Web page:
My heart is oh so heavy

When I was in high school, I fancied myself a bit of a poet. Like many an angsty teen, my own fabulous array of emotions provided plenty of fodder. Sensitive to a fault but determined to put on a tough face, I still remember a line from one particular poem: ‘let feelings never sharpen to the point of being felt’.

For a time, I followed my own advice, as I did my best to appear impervious to hurt. It was all an act; mine is, by nature, an open heart. There is a reason that the Tin Man was my favorite character in The Wizard of Oz.

Lately, my heart has often felt as if it were breaking, as too many of my friends with cancer have faced almost unthinkable challenges. Metastases in distant places—-bone, brain, liver and spine. Resultant pain and disability. Lungs that just won’t stop filling up with fluid. And in some cases, the sad realization that you have run out of options and that it may be the end of the line.

Tuesday evening, I just needed to stop feeling and thinking both. An alcoholic beverage might have helped, but is now verboten, so I plugged in the heating pad, popped an ambien, and went to bed at 7:30 pm. Too weary of spirit to visualize flying, I imagined instead floating in an inner tube down a dark river on a warm summer night. The moon was shining, and all around me were my friends who are battling cancer, each in their own inner tube. We held each others hands, as we gently drifted upon the warm water bathed in moonlight.

When I awakened the next morning I checked the text messages on my phone. There was one from Thao, only it wasn’t from Thao at all, but rather her husband. And he was letting me know that Thao had passed away on Monday morning, March the 25th.

Dear, strong and incredibly brave Thao.

She was only thirty three years old, leaving behind her husband, their beloved three year old son and a large extended family.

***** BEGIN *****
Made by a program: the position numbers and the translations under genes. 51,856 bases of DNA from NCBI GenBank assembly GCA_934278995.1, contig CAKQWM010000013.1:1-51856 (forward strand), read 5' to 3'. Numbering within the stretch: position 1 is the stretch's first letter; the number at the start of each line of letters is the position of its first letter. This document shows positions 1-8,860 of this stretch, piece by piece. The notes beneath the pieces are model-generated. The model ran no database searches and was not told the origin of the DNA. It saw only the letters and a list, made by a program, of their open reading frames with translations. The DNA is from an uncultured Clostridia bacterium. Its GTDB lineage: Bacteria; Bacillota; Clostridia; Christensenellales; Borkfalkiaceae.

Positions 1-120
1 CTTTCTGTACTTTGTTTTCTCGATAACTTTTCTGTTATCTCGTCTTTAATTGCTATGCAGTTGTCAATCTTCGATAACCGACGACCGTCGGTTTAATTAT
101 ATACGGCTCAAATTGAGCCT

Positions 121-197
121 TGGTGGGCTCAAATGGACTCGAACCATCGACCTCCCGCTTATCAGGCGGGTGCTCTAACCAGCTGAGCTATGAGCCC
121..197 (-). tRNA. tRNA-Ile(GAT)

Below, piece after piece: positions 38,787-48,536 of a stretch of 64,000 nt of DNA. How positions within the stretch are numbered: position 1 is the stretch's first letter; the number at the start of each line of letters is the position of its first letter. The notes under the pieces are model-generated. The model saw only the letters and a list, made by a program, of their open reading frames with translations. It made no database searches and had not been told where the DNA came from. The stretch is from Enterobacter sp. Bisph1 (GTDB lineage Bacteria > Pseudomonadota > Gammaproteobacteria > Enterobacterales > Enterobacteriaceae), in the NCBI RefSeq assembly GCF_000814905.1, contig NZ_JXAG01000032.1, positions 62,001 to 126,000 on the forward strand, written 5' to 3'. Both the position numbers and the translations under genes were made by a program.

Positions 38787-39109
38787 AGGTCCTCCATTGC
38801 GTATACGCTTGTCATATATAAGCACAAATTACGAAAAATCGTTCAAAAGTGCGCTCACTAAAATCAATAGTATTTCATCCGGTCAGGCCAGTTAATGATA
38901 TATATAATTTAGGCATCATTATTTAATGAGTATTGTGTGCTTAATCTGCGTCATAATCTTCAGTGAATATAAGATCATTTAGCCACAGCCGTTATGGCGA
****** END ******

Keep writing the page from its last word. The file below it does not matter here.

Last night, Thao and I once again took flight. This time, my companion weighed very little and was effervescent in appearance; as if composed entirely of twinkling lights. As we sailed through the dark skies, I recalled one of her final messages to me:

Close your eyes, holding my hand, flying in the air, and sweet dreams tonight.

I will never let go.

14 responses to “My heart is oh so heavy

  1. Sending you lovelovelove.

  2. nothing to say – just cry.
    god bless you Thao

  3. I’m so sorry, Linnea.

  4. I know how much you cared. Sending my sympathy.

  5. Rest in peace, Thao. Thank you for that beautiful piece & tribute to her. Prayers to us all cancer fighters. Love. Fawn

  6. Prayers to all you cancer fighters, and sympathy from the deepest part of the heart. Linnea, I know your heart is wide open and subject, therefore, to great pain as well as great elation. Love, Cristina

  7. Oh, my heart goes out to you and to Thao’s family. What a loss for all of us. Thank you for your beautiful write-up. I feel such a connection to all those with cancer, and find that the passing of any of us hits me hard. Again, thank you for sharing all this feeling through your writing. This brought me to tears.

  8. I’m so sorry Linnea. We know this place too well. I’m thankful that Thao and her family had a friend like you, and that you enjoyed her spirit while on earth. Her star twinkles brightly, as one whose youth was stolen too soon. My condolences to her family.


  9. I am so deeply sorry. It sounds like you have a most wonderful partner for your flights — I love the way you will continue to hold her with you.

  10. so very saddened by this news of your dear friend. I love how you move back to her soul energy, not allowing death to take that away. love you

  11. Linnea, you are a poet!

    Sorry you continue to hear sad news.

  12. Oh Linnea,
    I am so sad to hear this – our hearts continue to grow heavier, it’s painful. Sending all my thoughts to Thaos family and you.
    Strong and long-lasting hugs for you,

  13. Thank you all, and much love to Thao’s family.


  14. Linnea, I’m so sorry to hear this. She seemed such a strong, loving lady. We lost two classmates in twenty four hours this week, both after long, long battles with cancer. Tonight I will borrow your river vision and spend some time with them. Thank you for sharing the pain, the strength and the joy. Hedy

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